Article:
October 22, 1997

The industrial sector produces approximately one-third of total U.S. emissions. We can cut emissions substantially in this sector through the right mix of tax incentives, accelerated research and development, electricity restructuring, and environmental regulatory reinvention. According to a recently released report from five of the nation's energy laboratories, programs such as the ones below can reduce emissions in the industrial sector in 2010 by 28 million metric tons even with no increase in energy prices.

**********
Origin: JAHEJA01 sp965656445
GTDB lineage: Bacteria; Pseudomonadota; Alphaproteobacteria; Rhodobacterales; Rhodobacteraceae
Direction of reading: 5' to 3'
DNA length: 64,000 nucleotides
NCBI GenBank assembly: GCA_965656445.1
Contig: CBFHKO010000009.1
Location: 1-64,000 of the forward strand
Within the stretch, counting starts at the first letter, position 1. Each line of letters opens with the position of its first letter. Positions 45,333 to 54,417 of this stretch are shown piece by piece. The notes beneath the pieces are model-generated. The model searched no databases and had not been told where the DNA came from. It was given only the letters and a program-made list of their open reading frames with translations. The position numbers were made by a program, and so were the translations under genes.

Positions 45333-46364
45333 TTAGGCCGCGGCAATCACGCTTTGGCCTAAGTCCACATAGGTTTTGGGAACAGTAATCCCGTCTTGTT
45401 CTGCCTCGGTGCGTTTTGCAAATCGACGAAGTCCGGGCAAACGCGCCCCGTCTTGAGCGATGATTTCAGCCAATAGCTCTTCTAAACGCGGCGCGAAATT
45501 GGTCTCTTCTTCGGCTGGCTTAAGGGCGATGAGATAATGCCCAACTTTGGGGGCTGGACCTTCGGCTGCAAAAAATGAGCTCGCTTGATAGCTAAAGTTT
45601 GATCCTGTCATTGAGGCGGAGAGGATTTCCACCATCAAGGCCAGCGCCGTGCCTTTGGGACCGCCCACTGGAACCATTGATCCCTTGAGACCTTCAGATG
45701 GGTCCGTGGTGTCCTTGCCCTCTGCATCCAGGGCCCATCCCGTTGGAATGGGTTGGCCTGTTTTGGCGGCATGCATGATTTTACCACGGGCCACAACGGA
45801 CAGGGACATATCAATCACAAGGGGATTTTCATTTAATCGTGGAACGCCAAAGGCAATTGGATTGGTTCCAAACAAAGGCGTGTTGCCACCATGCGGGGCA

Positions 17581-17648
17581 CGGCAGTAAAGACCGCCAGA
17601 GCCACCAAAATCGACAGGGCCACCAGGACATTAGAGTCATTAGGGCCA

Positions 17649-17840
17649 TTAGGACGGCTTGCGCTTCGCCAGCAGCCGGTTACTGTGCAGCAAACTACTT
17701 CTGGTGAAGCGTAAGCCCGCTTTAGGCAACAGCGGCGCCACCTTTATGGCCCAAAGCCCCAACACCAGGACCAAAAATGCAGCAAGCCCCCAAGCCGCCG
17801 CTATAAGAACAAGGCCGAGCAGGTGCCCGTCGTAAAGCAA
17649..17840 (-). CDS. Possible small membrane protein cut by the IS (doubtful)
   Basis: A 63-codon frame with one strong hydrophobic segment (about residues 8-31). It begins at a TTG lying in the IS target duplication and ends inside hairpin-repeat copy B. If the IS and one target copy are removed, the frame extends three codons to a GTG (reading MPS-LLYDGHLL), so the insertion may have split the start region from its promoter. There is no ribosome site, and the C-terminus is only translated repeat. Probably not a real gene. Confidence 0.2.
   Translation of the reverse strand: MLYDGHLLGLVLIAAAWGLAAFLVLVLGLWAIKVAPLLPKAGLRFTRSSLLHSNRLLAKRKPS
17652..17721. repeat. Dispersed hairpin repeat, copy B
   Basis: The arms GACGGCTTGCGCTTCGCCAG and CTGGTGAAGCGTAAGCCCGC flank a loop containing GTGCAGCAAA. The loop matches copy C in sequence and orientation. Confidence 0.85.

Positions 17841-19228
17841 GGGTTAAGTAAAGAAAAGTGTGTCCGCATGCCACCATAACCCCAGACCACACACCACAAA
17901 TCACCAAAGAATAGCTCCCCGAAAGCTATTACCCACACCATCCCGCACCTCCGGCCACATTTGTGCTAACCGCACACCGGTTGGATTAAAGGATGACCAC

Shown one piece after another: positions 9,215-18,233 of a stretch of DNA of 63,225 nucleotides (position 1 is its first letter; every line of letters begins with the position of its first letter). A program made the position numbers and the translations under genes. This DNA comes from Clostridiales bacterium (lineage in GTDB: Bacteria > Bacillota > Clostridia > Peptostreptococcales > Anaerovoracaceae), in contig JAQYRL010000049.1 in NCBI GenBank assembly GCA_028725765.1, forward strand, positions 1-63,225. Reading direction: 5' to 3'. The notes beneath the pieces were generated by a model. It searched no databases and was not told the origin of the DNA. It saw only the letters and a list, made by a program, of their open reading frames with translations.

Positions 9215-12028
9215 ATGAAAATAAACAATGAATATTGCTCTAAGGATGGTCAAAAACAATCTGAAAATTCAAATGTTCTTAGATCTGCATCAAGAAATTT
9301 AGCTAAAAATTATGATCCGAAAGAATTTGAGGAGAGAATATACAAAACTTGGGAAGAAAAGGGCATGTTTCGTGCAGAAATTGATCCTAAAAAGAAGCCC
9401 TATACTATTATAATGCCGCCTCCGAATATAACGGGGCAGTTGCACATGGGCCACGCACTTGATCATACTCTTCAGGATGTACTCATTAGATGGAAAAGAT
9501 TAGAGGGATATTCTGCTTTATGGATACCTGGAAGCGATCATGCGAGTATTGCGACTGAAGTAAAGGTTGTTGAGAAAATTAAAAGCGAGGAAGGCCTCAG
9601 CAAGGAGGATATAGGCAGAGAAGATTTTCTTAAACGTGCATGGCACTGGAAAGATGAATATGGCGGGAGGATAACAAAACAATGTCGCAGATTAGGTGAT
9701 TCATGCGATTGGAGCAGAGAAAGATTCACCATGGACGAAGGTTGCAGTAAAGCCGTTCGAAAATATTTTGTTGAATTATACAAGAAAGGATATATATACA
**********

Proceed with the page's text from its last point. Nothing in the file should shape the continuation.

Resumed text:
Increasing Energy Efficiency: Energy audits encourage systematic approaches to energy efficiency that typically have high yields. Southwire Corporation, a large manufacturer of wire, rod, and cable, cut their use of natural gas by 60 percent and cut electricity use by 40 percent per pound of product produced. Motors consume 70 percent of industrial electricity used, and there is room for improving their efficiency. The Greenville Tube Company, for example, increased productivity by 15 percent, increased energy efficiency by 30 percent, reduced scrap by 15 percent, and achieved $77,000 per year savings -- a 6 month payback -- by improving the efficiency of their motors. Cogeneration (Combined Heat and Power): New technologies available in the industrial sector will allow us to capture the waste heat the U.S. now throws away. With the right policies, industrial cogeneration of natural gas or biomass could cut annual carbon emission significantly by 2010. Advanced turbines developed by DOE with industry will be available in three years (orders are already being taken). They have an overall efficiency of 80 percent to 90 percent, produce steam together with low-cost electricity and significantly reduce NOx emissions. These turbines can run on natural gas or biomass. Some industries have their own low-cost biomass feedstocks (for example, black liquor gasification in the pulp and paper industry), which makes possible cogeneration with nearly zero carbon emissions. Expanding Industries of the Future: The seven most energy-intensive industries—steel, aluminum, petroleum refining, chemicals, pulp and paper products, glass, and metal casting—account for about 80 percent of the carbon emissions in U.S. manufacturing and more than 90 percent of the hazardous waste. Industry, partnering with the Department of Energy, has developed long-term visions of energy-efficient, low-polluting, highly competitive "Industries of the Future" as well as technology roadmaps to identify an R&D and deployment pathway to achieving the vision. Visions typically foresee annual energy efficiency improvements of 1.0 percent to 1.5 percent for two decades.

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